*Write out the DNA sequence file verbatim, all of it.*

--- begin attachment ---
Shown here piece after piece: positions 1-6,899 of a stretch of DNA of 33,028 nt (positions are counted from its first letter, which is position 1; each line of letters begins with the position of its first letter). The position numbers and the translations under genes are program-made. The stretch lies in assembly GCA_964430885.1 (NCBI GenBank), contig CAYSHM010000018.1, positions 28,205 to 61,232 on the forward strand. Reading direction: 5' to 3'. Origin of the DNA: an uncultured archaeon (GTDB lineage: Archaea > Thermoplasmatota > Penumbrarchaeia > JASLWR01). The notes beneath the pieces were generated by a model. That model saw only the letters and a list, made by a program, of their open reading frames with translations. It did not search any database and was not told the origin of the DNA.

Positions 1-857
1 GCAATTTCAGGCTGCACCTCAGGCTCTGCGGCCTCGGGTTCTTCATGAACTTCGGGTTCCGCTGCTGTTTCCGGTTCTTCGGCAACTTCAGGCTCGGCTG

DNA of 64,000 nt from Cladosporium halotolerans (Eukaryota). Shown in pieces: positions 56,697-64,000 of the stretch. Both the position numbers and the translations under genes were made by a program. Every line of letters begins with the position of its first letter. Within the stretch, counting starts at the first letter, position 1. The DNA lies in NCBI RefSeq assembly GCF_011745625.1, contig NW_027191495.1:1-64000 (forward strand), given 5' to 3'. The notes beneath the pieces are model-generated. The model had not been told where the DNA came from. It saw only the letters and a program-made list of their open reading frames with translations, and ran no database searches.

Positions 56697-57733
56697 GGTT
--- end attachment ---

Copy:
Shown here piece after piece: positions 1-6,899 of a stretch of DNA of 33,028 nt (positions are counted from its first letter, which is position 1; each line of letters begins with the position of its first letter). The position numbers and the translations under genes are program-made. The stretch lies in assembly GCA_964430885.1 (NCBI GenBank), contig CAYSHM010000018.1, positions 28,205 to 61,232 on the forward strand. Reading direction: 5' to 3'. Origin of the DNA: an uncultured archaeon (GTDB lineage: Archaea > Thermoplasmatota > Penumbrarchaeia > JASLWR01). The notes beneath the pieces were generated by a model. That model saw only the letters and a list, made by a program, of their open reading frames with translations. It did not search any database and was not told the origin of the DNA.

Positions 1-857
1 GCAATTTCAGGCTGCACCTCAGGCTCTGCGGCCTCGGGTTCTTCATGAACTTCGGGTTCCGCTGCTGTTTCCGGTTCTTCGGCAACTTCAGGCTCGGCTG

DNA of 64,000 nt from Cladosporium halotolerans (Eukaryota). Shown in pieces: positions 56,697-64,000 of the stretch. Both the position numbers and the translations under genes were made by a program. Every line of letters begins with the position of its first letter. Within the stretch, counting starts at the first letter, position 1. The DNA lies in NCBI RefSeq assembly GCF_011745625.1, contig NW_027191495.1:1-64000 (forward strand), given 5' to 3'. The notes beneath the pieces are model-generated. The model had not been told where the DNA came from. It saw only the letters and a program-made list of their open reading frames with translations, and ran no database searches.

Positions 56697-57733
56697 GGTT